Kyle Edmund has already reached one of his goals for this year by breaking into the world’s top 20 and come close to another by finishing runner-up at a tournament, but there is no way that the Briton will allow complacency to enter his mind.
“When you reach a goal it’s not like you stop or anything,” Edmund said here on Saturday ahead of the start of the French Open. “It’s just constant, it’s long-term. I keep going. I’m only 23. I’ve got a lot of years to go, so basically I’ll keep trying to improve and not take anything for granted.”
Much has changed for the world No 17 in the first five months of this year. He made his Grand Slam breakthrough by making the semi-finals of the Australian Open, reached his first tour final at Marrakech and broke into the world’s top 20 by reaching the quarter-finals of the Madrid Masters, where he beat Novak Djokovic and David Goffin.
Although Edmund lost in the third round of the following week’s Masters Series tournament in Rome, he pushed Alexander Zverev hard before the 21-year-old German won in two tight sets.
“He’s No 3 in the world and probably playing the best tennis of his life,” Edmund said. “It was definitely a match you could look at and see where you are at. Other matches as well. I played well against Goffin, who was No 10 in the world, and against Djokovic. It was a good match against Zverev. I obviously lost, but it was a good one to learn from.”
He added: “I know I’m improving and had some good results, but you want to see improvement in the rankings as well. It’s nice to have some results to show that.”
This will be the first Grand Slam tournament which Edmund has started as Britain’s highest ranked singles player of either sex. It is also the first Grand Slam event at which he has been seeded, though he insists he is not feeling any different going into it.
“I guess there are expectations from the outside,” Edmund said. “I always have expectations of myself to do well, but of course when you are going up the rankings and you start to play guys more often who are lower ranked than you, it’s just the way it works. There’s more expectation to do well and win. It’s natural, but I realise that.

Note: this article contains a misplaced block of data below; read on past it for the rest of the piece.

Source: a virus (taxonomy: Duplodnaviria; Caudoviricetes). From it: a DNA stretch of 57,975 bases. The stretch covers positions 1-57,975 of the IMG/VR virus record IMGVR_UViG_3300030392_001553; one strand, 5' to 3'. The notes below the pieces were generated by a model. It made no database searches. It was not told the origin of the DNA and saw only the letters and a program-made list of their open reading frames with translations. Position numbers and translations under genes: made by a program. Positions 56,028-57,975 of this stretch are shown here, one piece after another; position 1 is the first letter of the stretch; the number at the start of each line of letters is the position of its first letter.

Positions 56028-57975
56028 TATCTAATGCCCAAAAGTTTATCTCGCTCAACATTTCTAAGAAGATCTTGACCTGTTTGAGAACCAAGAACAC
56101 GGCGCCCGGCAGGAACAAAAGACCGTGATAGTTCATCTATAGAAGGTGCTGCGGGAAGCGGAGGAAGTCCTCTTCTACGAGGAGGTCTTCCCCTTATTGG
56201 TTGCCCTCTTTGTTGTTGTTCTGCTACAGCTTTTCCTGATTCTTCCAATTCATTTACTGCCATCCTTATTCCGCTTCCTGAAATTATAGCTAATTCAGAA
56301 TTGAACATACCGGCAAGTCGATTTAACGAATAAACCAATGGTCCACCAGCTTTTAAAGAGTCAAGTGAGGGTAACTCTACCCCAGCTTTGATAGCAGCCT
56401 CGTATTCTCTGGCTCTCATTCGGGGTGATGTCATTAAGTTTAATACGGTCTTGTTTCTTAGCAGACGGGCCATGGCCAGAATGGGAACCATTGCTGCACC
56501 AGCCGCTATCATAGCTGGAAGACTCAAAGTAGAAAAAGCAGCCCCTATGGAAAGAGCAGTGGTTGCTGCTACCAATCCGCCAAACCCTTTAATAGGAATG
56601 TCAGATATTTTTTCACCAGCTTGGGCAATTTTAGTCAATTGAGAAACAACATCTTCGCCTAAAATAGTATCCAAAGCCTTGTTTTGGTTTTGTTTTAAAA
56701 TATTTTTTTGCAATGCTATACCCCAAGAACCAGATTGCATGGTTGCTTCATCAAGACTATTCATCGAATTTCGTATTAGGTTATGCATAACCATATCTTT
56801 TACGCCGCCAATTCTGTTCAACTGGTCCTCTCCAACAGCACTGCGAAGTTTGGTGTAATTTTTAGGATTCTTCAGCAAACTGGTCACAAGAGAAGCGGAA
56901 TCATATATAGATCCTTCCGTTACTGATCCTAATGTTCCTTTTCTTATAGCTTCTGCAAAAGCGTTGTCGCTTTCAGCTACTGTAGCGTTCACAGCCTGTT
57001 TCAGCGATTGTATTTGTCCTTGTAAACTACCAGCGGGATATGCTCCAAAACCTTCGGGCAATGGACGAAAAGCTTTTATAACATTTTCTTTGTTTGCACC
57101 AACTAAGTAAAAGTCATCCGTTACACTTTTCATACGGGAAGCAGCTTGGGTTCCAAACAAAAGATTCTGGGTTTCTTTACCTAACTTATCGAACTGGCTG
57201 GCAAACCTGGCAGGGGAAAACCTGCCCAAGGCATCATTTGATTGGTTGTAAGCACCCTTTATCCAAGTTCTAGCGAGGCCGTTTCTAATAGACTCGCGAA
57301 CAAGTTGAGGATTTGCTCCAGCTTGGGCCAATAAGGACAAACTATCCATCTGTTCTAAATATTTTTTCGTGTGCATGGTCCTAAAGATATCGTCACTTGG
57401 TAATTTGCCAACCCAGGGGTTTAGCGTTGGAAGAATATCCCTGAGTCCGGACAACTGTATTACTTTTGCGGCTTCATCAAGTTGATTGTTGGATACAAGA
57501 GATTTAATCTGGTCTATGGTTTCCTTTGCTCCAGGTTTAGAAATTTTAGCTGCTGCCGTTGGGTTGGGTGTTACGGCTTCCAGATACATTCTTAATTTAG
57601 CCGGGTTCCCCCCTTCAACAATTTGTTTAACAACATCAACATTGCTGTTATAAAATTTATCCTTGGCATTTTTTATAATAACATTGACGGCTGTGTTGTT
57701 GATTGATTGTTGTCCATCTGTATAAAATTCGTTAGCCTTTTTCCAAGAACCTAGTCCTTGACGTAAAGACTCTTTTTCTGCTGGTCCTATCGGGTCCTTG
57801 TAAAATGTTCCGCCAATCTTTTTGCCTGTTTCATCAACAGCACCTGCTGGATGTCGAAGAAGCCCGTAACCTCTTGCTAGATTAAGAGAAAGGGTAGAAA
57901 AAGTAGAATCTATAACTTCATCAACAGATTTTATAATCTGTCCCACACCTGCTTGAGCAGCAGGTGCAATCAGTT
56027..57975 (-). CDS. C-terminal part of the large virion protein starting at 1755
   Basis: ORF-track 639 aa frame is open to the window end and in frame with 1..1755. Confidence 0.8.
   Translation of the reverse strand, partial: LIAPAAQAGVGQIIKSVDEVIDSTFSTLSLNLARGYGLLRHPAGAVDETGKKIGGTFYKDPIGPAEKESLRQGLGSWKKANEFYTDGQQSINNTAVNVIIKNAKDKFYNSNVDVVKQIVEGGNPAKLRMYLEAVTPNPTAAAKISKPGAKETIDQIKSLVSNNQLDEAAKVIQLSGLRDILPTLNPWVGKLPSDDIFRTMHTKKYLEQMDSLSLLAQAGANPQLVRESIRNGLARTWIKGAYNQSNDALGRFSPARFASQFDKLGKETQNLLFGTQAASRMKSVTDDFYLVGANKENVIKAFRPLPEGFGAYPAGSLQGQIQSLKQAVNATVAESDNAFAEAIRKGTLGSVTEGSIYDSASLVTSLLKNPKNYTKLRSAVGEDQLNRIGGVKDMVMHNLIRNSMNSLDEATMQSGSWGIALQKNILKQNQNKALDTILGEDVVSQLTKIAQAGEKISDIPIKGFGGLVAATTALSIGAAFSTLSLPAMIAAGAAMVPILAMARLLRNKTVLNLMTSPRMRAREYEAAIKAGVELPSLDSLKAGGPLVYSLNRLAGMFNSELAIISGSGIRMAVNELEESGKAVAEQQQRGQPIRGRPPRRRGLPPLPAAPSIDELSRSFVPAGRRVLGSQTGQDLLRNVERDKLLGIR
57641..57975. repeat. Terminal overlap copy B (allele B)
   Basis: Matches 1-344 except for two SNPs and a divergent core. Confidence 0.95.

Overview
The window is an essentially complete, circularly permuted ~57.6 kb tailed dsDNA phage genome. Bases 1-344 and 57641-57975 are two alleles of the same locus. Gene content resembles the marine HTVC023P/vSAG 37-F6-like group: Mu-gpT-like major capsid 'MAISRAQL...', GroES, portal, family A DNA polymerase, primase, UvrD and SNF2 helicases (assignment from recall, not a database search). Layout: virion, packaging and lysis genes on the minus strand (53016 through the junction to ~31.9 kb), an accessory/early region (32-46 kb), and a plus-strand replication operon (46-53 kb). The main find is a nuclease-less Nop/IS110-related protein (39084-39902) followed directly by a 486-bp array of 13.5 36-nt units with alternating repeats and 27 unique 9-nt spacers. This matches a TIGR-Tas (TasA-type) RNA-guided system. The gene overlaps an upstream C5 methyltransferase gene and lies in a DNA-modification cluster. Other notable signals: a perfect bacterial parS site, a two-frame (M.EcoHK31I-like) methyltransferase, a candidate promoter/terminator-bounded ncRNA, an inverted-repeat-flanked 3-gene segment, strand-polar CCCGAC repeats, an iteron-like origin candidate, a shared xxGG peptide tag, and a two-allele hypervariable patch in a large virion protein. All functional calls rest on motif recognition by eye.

“I just focus on not letting that get in the way and playing good tennis as much as I can. It’s finding that balance. But I’ve found that has been the case since the Australian Open. You want to do well yourself and build on that.”
He added: “I wouldn’t say it changes what I do in terms of my routine or process or how I go about things, but it’s a positive in the fact that I’m going in the right direction. If you’re going in the other direction you’re not going to get talked about more.”
In the first round here Edmund faces Alex de Minaur, a 19-year-old Australian with a Uruguayan father and Spanish mother. Edmund won in straight sets in their only previous meeting in Estoril last month.
“I practised with him probably three or four times before I played against him in Estoril, so I knew what to expect,” Edmund said. “I felt like I played pretty well there. But of course his game is very energetic. He obviously has lots of energy and runs down a huge amount of balls.
“He just competes very well, so he’s the type of guy who makes you win your points. He’s not going to give them to you cheaply. I always felt like you’re going to be in the rallies. He’s not a guy that powers you off the court or a big server, but he certainly makes you earn the points. He’s a really good competitor.”